Sailing for Geeks 2 established a link between the two sides by sailing boat. On the boat, a crew of activists and artists physically explored the roads of migration between Morocco and Spain. From Gibraltar (UK) to the enclave of Ceuta (Spain), from Tarifa (Spain) to Tangier (Morocco), we entered each country from the sea, cooperating with the processes of immigration control. We traced and documented our course via GPS, radar and radio communication.

The idea of Sailing for Geeks 2 was to try to give a representation of what a border really is. Crossing the Straits of Gibralter by sailing boat is dangerous, with high winds, strong currents and a busy shipping channel, which made it possible for the crew to have some idea of what it is to cross this zone in one of the “pateras”, the boats of fortune of the illegal migrants.

The sailing boat also tested technologies of counter-surveillance deployed on shore by the Makrolab team. At Tarifa, radio ham Aljosa Abrahamsberg fastened an antenna on the Tarifa fortress to intercept maritime communications between cargo liners and Tarifa traffic.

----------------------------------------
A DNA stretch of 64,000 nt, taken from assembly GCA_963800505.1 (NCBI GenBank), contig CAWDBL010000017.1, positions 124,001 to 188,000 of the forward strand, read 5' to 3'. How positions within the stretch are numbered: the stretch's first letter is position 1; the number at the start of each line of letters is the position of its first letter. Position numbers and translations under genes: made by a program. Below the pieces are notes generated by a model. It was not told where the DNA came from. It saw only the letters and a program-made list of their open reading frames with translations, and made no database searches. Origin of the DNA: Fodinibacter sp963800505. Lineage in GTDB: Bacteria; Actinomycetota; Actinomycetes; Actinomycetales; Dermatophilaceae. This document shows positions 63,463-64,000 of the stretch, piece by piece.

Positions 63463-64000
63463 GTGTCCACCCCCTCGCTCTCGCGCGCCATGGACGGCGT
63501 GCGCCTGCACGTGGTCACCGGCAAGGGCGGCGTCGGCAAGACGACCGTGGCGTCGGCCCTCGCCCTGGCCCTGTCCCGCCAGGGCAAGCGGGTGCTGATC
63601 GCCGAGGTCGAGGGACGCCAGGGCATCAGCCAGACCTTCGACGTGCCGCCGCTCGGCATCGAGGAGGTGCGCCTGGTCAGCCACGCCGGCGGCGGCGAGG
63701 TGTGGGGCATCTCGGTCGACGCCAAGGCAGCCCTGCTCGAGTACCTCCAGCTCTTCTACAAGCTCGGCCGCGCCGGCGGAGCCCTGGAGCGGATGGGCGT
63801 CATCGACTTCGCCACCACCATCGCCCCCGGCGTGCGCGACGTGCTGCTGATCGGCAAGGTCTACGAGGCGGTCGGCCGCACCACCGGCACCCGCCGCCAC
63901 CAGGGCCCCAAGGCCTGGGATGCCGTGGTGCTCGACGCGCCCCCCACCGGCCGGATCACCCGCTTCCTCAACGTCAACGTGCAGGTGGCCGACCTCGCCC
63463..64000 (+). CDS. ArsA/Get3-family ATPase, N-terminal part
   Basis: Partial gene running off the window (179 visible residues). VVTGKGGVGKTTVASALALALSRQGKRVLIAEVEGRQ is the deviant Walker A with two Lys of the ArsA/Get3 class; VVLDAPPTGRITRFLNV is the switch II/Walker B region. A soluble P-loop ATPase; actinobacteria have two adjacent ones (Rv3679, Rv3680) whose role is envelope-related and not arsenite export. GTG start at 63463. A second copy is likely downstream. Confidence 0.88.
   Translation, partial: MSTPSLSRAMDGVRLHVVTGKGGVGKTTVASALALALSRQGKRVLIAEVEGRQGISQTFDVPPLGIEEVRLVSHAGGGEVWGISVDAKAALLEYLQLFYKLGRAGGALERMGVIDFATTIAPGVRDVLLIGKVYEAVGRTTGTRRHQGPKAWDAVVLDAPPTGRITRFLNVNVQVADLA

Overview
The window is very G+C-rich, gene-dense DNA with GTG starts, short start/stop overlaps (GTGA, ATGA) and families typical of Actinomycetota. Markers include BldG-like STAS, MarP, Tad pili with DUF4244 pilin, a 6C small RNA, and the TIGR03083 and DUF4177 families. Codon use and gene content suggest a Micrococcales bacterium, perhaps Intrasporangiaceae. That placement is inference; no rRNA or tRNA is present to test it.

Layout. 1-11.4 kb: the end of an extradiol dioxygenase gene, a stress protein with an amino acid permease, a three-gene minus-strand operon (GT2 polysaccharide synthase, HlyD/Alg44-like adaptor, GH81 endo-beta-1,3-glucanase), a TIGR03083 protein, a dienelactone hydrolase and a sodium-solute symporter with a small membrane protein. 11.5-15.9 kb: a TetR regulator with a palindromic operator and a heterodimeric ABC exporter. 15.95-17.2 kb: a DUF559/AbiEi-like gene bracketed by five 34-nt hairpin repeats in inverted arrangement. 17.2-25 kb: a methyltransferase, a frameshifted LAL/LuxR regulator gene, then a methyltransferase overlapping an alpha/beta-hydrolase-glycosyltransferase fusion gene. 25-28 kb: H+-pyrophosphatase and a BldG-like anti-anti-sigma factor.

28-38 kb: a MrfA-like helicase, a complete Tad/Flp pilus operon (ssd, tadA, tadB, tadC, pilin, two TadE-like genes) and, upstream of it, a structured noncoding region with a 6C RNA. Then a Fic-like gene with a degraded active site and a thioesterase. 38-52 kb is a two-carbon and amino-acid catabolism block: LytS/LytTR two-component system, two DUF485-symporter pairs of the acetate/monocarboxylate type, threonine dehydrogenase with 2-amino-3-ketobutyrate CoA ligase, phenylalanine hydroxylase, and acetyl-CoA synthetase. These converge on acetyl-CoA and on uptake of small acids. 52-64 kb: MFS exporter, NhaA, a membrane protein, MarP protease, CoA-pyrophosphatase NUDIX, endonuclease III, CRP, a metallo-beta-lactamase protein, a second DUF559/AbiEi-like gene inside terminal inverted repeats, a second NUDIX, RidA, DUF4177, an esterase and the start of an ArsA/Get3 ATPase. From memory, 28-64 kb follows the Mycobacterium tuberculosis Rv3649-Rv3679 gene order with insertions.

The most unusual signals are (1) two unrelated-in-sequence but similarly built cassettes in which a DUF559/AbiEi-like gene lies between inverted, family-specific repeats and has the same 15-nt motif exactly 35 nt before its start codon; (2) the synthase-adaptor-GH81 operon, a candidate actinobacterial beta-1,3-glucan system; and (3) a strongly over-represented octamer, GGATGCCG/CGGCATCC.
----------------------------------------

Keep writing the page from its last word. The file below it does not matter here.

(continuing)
In Tanger, the crew met two Moroccan Fadaiat-Tanger representatives, Hicham Limrami and Youssef Hbib from a Larache organisation which works with immigrants and particularly their children, trying to give them "a boat for life", a craft to succeed in Africa rather than to seek happiness beyond the sea. Both took part in the three day Fadaiat workshop animated by Indymedia Estrecho. "Indymedia enables us to have a support, to connect our local associations to the rest of the world. Here, in Morocco, there is no freedom of speech."